How Would YOU Spend Your Afterlife?

“We yearn for continued existence after death, though we don’t know what to do with ourselves on a rainy Sunday afternoon.”  ~
Robert W. Funk


When Marsha shared this quote with me it stopped me cold in my tracks. I never thought of the “afterlife” quite in those terms, at least not since I was a kid when I thought the afterlife might be a of place of endless playtime.  

My grown-up self has shied away from thoughts on eternity.

So it was actually with some delight that I took to thinking about just what kind afterlife might appeal to me. 

Soooooo, I was off to the races…

  • The life I know is the one I’ve lived, so I thought maybe there were some true and beautiful moments I could put into cruise control that would live on for eternity. Then I invariably remembered something I did to screw them up and I quickly passed on that idea. So I thought, okay, let’s drop the true and beautiful stuff and just settle on the stable times when I wasn’t swimming between the devil and the deep blue sea.

  • Like right now. My current life is pretty decent. I’m kinda, sorta retired, married to great woman. I enjoy writing my blog and engaging with friends and family, plus I’m super happy being a granddaddy. So would I like to live my life in this moment forever? Well, I don’t live on an island and the world now is such a selfish and divided place, so probably not.
  • What about the great days on the west side of Chicago when I was first starting out in life? Wasn’t it a great a time? Didn’t I love Chicago and my work in Washington, DC — so many great people and interesting projects. So how about those days for eternity? Well, not so fast, Pat. How successful were you? And how much alcohol did you consume to forget your problems? So there, too, I decided to take a pass.
  • Then I recalled my early days of sobriety and the thrill of learning so much about myself and other people. How refreshing it was to get honest and real. What if I fed on those days for all eternity? Well, maybe not. Rehearsing the cycle of addiction every day for eternity might be a bit like Sisyphus rolling his rock up the unforgiving hill.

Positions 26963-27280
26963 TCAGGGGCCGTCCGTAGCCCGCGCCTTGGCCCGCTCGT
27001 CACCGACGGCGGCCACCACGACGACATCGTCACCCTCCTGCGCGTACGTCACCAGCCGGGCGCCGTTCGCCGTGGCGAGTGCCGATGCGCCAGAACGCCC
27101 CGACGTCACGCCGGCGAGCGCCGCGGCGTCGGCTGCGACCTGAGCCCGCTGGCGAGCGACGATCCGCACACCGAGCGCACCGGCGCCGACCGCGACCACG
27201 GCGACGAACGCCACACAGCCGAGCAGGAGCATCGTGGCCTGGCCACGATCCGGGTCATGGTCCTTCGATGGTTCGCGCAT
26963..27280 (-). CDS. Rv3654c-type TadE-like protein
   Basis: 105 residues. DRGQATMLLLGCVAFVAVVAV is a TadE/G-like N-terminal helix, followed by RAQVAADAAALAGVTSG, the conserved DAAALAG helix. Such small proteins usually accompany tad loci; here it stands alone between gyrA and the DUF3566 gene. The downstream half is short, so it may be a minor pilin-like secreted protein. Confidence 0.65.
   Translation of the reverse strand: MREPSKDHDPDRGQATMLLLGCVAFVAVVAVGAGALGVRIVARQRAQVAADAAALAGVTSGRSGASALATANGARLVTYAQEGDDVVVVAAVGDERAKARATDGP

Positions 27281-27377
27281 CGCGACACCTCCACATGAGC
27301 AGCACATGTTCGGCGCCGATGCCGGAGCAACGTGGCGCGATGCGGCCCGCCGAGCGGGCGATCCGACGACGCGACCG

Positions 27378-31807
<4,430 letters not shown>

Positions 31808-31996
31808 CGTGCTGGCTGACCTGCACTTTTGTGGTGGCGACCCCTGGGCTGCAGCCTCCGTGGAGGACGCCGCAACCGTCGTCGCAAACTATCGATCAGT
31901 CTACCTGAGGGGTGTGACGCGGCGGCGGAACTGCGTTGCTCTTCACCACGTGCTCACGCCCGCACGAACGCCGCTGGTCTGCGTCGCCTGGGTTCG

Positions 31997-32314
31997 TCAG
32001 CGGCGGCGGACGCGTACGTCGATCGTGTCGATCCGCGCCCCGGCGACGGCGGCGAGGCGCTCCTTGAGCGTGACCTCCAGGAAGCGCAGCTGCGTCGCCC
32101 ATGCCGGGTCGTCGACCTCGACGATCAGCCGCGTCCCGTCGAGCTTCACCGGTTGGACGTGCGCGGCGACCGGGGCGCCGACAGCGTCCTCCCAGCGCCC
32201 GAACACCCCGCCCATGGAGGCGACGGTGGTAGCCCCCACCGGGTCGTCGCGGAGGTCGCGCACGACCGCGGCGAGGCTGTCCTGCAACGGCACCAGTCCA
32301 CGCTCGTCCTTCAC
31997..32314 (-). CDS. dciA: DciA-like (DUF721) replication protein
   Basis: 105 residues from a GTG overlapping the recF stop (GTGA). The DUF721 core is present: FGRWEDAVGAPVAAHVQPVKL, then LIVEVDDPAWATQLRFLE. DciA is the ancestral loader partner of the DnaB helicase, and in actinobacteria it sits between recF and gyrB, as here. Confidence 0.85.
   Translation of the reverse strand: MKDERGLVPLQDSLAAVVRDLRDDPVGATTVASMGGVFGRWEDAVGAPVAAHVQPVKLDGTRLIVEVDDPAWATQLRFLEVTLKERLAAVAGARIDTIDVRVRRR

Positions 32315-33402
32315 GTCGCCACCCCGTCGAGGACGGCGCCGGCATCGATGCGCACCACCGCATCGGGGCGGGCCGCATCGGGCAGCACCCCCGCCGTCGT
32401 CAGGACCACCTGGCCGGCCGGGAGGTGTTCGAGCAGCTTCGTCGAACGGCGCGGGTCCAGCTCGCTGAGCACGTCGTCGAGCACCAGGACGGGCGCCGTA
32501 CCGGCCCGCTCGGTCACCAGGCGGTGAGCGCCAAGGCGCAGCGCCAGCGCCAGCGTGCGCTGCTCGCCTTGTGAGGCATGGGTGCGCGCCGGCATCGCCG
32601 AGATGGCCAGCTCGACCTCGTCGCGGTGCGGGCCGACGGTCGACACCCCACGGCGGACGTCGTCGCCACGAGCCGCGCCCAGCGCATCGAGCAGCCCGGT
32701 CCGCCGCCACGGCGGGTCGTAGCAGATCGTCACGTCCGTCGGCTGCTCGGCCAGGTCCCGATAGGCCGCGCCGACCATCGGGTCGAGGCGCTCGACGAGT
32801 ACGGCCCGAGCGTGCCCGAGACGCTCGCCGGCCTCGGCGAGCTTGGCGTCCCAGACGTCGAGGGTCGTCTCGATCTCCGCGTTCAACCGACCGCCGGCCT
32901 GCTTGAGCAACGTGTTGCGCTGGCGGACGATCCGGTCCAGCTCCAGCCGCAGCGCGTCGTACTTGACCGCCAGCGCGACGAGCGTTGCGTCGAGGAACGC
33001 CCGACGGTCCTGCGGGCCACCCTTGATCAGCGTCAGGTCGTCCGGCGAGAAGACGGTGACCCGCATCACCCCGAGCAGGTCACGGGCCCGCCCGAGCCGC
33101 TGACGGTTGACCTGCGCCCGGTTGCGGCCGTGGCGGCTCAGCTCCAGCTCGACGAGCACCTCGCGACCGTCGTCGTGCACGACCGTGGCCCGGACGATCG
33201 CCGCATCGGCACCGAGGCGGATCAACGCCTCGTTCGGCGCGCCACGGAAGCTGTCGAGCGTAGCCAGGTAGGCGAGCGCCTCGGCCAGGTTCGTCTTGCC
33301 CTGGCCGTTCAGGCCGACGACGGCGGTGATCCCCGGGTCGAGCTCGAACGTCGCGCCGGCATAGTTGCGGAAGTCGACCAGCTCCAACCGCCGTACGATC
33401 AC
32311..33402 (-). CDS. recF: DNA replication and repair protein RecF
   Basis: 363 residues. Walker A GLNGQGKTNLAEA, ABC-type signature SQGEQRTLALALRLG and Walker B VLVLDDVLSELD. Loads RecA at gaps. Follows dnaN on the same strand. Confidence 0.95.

• Then thoughts went to when Marsha, Erin and I became a family. It was a time filled with wonder, grace and new beginnings. How redemptive were those days — getting a shot at being a father and a good husband. What a miracle! So wouldn’t this be the perfect afterlife, the bliss of love of a new wife and child? Hard call, but how I’ve enjoyed watching Marsha grow into the woman she’s become, and Erin, the husband, father and engineer. So I decided here, too, I’d have to take a pass .
  • What about my career in Collegiate Services? Didn’t I enjoy that life — all the businesses, students and people I worked with? Well, yes, I did, at times, enjoy my work. But what about all the grief, struggle and hassle in running a business? Remember, Pat, you never did feel like the brightest guy on the block when it came to business. So CSI would definitely not play in eternity for me.

After I finished traipsing through my entire life I’m left with the fact that I have no conception of how I’d like to spend time in an afterlife. So I decided to do a little more probing. I reached out to my favorite theologians, psychologists and philosophers for some thoughts. When I finished my explorations the one who had the most to say was none other than Fred Rogers, as in Mr. Rogers.

In the external scheme of things, shining moments are as brief as the twinkling of an eye, yet such twinklings are what eternity is made of — moments when we human beings can say “I love you,” “I’m proud of you,” “I forgive you,” “I’m grateful for you.” That’s what eternity is made of: invisible imperishable good stuff.” 

So there you have it. Wouldn’t you like to spend eternity in those twinkling moments with those words ringing in your ears?

  • I love you
  • I’m proud of you
  • I forgive you
  • I’m grateful for you

Just a thought…


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